Author Archives: Patrick Kavanagh

Red-anthers, flies, bugs and beetles

After some spring rains, we have the joy of seeing Red-anther Wallaby Grasses (Rytidosperma pallidum) at our place flowering. To the unaided eye, their dangling red anthers are tiny bright bits of colour in the bush. With high-power macro lenses, their remarkable beauty and delicacy is more easily appreciated.

Red-anther Wallaby Grass in flower

With a variety of plants flowering, numerous flies, bees and butterflies are out in full force. Introduced Cabbage White Butterflies have been very busy on the Shiny Everlasting flowers.

Cabbage White Butterfly on Shiny Everlasting.

Numerous tiny Ant Flies (Parapaleosepsis sp.) about 3mm long have gathered in numbers on a Hardenbergia vine. I was intrigued to see them waving their wings back and forth, which apparently is quite a feature of this genus. The adults of most species apparently like to feed on mammal dung, but may also enjoy rotting vegetation.

Stiletto flies (Genus Neodialineura) are also out and about. This one was sleeping on a Golden Wattle leaf. The adults feed on pollen and nectar whilst the larvae feed on other insects in the leaf litter.

Stiletto Fly

Beetles are also around in good numbers. I’ve found quite a few Belid Weevils this season, recognisable by their long cylindrical bodies and weevil snout.

Sutural Belid Weevil (Rhinotia suturalis)

They are referred to as “primitive” weevils due to their straight antennae and were common across the Gondwana lands 100-160 million years ago. “True” weevils have elbowed antennae. Adult Belid weevils usually feed on pollen and their larvae eat damaged or diseased wood. I find the adults to be very cooperative sitters for close-up portraiture.

Not shy of close-up portraits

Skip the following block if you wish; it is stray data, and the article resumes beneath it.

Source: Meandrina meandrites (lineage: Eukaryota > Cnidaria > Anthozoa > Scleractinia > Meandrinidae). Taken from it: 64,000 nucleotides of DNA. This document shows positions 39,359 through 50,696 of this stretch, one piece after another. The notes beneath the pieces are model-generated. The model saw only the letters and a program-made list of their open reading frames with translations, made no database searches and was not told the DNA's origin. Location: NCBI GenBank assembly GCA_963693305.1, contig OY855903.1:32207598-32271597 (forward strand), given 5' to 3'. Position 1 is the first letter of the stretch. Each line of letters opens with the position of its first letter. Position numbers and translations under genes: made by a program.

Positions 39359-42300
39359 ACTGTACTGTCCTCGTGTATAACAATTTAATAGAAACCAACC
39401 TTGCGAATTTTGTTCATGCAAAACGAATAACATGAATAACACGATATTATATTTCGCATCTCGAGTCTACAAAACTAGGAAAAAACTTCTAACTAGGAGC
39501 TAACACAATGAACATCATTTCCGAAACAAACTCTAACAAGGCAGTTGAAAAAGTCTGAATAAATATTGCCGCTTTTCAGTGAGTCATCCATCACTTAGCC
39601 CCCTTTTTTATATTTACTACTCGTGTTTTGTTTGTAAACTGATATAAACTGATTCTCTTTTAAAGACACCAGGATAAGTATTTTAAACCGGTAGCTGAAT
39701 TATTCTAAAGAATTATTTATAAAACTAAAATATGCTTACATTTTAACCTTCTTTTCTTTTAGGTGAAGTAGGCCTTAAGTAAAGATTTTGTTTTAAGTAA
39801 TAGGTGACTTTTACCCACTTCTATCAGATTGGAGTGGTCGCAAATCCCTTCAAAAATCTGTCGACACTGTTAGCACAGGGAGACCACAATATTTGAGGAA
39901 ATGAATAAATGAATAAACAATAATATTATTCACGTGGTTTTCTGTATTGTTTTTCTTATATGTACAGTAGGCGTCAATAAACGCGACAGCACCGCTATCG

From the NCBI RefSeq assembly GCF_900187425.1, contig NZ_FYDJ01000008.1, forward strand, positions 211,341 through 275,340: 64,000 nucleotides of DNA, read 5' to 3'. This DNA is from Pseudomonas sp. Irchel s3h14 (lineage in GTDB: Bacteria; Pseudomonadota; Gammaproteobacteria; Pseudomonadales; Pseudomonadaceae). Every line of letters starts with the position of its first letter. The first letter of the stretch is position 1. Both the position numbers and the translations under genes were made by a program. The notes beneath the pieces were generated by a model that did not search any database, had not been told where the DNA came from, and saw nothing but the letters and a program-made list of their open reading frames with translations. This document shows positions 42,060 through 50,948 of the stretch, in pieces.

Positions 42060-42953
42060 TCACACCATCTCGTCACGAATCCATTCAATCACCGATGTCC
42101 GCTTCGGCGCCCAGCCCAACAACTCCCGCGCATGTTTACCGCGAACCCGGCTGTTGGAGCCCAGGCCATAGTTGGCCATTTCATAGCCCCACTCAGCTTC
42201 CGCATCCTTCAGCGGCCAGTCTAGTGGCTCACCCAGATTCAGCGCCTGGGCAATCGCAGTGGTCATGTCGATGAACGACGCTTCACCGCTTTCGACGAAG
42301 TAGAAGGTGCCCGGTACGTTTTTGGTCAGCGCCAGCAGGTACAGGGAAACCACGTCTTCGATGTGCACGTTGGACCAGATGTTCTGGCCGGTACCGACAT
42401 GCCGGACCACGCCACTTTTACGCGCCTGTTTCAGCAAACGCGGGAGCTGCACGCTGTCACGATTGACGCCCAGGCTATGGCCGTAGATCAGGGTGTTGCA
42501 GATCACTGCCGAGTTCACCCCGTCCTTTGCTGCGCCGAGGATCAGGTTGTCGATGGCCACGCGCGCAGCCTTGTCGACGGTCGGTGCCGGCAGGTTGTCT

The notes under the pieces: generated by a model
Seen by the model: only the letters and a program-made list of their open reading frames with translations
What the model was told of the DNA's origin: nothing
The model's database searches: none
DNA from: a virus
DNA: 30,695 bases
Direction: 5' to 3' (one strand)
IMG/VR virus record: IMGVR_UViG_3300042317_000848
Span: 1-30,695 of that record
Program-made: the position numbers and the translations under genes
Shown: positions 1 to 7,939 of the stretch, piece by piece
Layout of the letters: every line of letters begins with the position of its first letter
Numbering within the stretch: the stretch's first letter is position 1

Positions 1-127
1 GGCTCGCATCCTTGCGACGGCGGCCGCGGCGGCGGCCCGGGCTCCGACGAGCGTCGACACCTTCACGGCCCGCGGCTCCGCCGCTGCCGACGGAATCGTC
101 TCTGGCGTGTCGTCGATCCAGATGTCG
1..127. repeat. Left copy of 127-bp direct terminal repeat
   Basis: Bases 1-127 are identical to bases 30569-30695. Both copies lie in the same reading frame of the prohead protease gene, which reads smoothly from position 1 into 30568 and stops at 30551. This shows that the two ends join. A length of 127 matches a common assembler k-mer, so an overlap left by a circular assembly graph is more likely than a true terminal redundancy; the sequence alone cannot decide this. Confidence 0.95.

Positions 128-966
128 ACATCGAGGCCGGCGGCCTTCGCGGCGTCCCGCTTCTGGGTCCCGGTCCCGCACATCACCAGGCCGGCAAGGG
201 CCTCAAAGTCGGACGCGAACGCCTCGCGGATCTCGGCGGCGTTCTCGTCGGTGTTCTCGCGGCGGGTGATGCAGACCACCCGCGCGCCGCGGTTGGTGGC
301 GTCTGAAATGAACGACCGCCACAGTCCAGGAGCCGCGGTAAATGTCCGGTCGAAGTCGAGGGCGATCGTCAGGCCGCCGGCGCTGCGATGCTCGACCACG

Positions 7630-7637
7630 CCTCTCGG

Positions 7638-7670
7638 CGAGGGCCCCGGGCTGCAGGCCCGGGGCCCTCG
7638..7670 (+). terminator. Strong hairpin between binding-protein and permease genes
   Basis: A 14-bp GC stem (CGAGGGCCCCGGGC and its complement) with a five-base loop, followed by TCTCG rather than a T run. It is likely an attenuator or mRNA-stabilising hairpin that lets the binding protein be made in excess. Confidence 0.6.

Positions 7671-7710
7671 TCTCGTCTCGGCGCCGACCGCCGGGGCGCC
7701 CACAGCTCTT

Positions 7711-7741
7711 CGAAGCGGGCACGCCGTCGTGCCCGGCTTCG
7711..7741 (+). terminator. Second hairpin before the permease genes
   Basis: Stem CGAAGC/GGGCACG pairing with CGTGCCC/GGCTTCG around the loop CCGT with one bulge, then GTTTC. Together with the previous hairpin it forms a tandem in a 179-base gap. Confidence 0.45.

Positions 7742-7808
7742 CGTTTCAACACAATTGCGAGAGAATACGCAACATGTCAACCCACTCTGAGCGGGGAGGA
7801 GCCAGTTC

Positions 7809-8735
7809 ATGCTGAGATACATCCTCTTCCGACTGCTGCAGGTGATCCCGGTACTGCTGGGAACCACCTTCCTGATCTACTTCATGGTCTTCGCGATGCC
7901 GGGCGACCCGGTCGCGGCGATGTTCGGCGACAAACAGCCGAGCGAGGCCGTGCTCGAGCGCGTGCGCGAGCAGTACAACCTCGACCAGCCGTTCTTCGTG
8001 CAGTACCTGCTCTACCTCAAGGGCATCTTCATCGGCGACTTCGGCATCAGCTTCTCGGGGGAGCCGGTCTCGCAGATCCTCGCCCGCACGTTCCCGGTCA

Leaf Beetles are also around, like this Paropsisterna fastidiosa feeding on a Grey Box leaf. I wonder if their fussy eaters or particularly tidy to get such a species name.

Paropsisterna fastidiosa

Not to be confused with beetles, which have chewing mouth parts, are bugs which have tube mouths for sucking – either the juices of plants or of hapless insects. Today’s featured bugs are both vegetarians.

Wingless Coreid Bugs (Agriopocoris sp.) spend their daylight hours in the leaf litter and climb into plants to suck sap by night. I’ve mostly found them on Golden Wattle (Acacia pycnantha) at our place. As the name implies, they differ from other coreid bugs by remaining wingless into adulthood.

Wingless Coreid Bug
Side view.

Shield Bugs are also suckers of plant sap. I’ve noted quite a few more Common Gum Tree Shield Bugs (Poecilometis patruelis) this season.

Common Gum Tree Shield Bug
Common Gum Tree Shield Bug

Black anthers, bees, other little things and a dramatic end

Black-anther Flax Lilies have (Dianella revoluta) been flowering for a while in our bush. At present, they are bearing both flowers and fruits in our bush at Strangways.

Being blue, they are beloved by our local native bee species. Lipotriches bees are regulars at these flowers.

Lipotriches

Lipotriches are sweat bees of the family Halictidae, nesting in burrows in the ground and attracted to the salt in human sweat – hence the name. The very helpful site aussiebee.com.au talks about the males of this genus gathering at dusk in large numbers on twigs or grass stems. I’ve yet to see this, but would love to.